British author Thomas (The Illusionists, 2014, etc.) brings back the Wix family, entertainers who own London’s Palmyra theater, and focuses on the daughter’s story in this historical romance set in the early 20th century and beyond.
Since surviving the sinking of a pleasure steamer during a family excursion, psychically gifted 13-year-old Nancy Wix occasionally sees images of a young victim. Worse, rescued passenger Lawrence Feather pops up at random times, intent on convincing Nancy to channel her powers and communicate with his beloved sister, a passenger who drowned on the cruise. Nancy’s repelled by him and uncomfortable that he recognizes her connection with the Uncanny (as she calls the supernatural world), something she’s never revealed to her parents. Her mother, Eliza, is frail, and her father, Devil, is always busy scheming to keep the Palmyra afloat. Her parents’ relationship is stormy, but the two remain devoted to one another; Nancy, though, often feels alienated from both. They focus their efforts on younger brother Arthur’s future by enrolling him in elite schools and encouraging him to mingle with the upper class. Nancy knows her parents have no such hopes for her eldest brother, Cornelius, or herself, but she’s determined to follow her own path. In her 20s, she becomes involved with Feather's godson, Lion, but abandons conventional expectations to be with the love of her life, wealthy businessman Gil Maitland. Nancy also finds herself slipping into the role of parent while her mother and father become mired in destructive behaviors. To help keep her family afloat, she seeks out Feather—who uses his own weak psychic abilities and knowledge of human gullibility to conduct séances for paying audiences—becomes his student and protégé, and then leaves him to establish her own show at the Palmyra. Thomas focuses more on plot development and characterization in her current offering than she did in the prequel, and she almost manages to pull off an absorbing historical romance. She creates a dynamic protagonist involved in an uncertain romance, and her other principal characters are equally well-rounded. But her heavily ornate style of writing, combined with long superfluous passages and terminology unfamiliar to many readers, detracts from the overall quality of the story.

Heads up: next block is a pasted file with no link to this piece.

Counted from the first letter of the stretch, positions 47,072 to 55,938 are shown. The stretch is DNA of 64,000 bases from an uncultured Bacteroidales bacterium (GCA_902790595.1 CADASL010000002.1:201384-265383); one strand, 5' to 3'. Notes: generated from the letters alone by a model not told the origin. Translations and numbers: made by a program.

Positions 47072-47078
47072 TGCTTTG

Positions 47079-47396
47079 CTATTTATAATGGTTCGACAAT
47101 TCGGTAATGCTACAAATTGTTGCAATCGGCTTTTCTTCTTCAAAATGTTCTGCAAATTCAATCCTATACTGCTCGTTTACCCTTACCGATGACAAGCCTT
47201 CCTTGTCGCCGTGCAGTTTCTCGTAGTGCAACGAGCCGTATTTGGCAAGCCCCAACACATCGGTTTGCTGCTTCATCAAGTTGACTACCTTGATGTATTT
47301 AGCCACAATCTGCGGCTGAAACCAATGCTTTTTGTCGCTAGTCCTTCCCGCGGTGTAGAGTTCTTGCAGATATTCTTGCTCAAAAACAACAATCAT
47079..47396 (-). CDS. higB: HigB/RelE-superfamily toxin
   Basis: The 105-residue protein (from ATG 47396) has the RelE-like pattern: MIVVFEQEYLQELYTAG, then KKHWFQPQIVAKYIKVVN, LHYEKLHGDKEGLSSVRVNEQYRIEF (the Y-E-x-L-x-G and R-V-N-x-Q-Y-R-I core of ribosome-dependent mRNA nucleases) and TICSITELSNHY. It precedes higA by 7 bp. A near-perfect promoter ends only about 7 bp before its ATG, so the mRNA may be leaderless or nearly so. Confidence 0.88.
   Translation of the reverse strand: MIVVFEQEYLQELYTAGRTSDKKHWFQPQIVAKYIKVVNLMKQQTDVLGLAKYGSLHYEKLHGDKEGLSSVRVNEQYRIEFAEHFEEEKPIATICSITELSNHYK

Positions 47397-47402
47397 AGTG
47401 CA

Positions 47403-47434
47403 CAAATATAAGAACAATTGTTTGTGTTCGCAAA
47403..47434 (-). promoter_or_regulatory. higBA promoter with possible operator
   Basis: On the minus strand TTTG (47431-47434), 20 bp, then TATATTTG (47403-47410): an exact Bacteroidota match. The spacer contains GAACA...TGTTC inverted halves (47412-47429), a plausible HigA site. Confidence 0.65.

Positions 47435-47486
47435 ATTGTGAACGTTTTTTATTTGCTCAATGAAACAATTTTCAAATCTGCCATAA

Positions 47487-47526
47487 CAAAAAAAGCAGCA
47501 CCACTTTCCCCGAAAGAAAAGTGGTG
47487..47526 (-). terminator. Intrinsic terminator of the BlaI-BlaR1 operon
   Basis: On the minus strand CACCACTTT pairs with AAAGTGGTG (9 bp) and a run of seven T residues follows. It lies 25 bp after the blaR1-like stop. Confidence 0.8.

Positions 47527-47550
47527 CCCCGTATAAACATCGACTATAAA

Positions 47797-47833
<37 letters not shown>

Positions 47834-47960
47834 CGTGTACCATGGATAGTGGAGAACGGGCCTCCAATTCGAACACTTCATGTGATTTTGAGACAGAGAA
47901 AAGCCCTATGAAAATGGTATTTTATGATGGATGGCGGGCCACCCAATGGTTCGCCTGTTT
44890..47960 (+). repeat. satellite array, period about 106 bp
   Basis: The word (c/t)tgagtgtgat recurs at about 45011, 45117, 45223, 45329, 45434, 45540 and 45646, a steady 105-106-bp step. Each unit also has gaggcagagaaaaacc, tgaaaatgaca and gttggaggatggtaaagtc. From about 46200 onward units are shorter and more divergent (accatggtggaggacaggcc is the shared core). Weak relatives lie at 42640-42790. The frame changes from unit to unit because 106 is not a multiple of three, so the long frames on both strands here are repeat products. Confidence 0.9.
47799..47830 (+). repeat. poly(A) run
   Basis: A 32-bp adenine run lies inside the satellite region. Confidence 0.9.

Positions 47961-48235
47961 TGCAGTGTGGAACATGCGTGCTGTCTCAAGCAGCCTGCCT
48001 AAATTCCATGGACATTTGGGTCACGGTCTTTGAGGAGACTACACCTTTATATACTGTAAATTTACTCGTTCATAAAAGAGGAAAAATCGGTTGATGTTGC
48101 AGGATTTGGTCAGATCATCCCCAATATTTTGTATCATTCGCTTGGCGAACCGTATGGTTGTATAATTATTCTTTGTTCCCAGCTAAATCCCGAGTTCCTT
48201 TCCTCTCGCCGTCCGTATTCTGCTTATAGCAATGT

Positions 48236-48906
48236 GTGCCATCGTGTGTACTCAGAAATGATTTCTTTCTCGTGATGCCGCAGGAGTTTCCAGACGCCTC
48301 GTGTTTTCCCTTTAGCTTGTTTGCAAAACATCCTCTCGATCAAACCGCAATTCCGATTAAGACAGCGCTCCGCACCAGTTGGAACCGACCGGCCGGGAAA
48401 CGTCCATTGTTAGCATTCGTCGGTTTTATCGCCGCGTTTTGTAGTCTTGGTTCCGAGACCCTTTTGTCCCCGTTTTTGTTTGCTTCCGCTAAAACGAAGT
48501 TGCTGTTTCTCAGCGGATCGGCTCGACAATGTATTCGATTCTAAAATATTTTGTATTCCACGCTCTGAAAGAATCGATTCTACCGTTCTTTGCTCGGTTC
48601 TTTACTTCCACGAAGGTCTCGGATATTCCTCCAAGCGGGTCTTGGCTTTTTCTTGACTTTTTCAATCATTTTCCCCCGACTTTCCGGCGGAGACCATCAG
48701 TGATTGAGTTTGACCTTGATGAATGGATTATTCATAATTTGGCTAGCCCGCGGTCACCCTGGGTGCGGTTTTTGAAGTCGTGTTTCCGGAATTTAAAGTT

Rather sloppy, but Thomas fans may embrace this latest effort.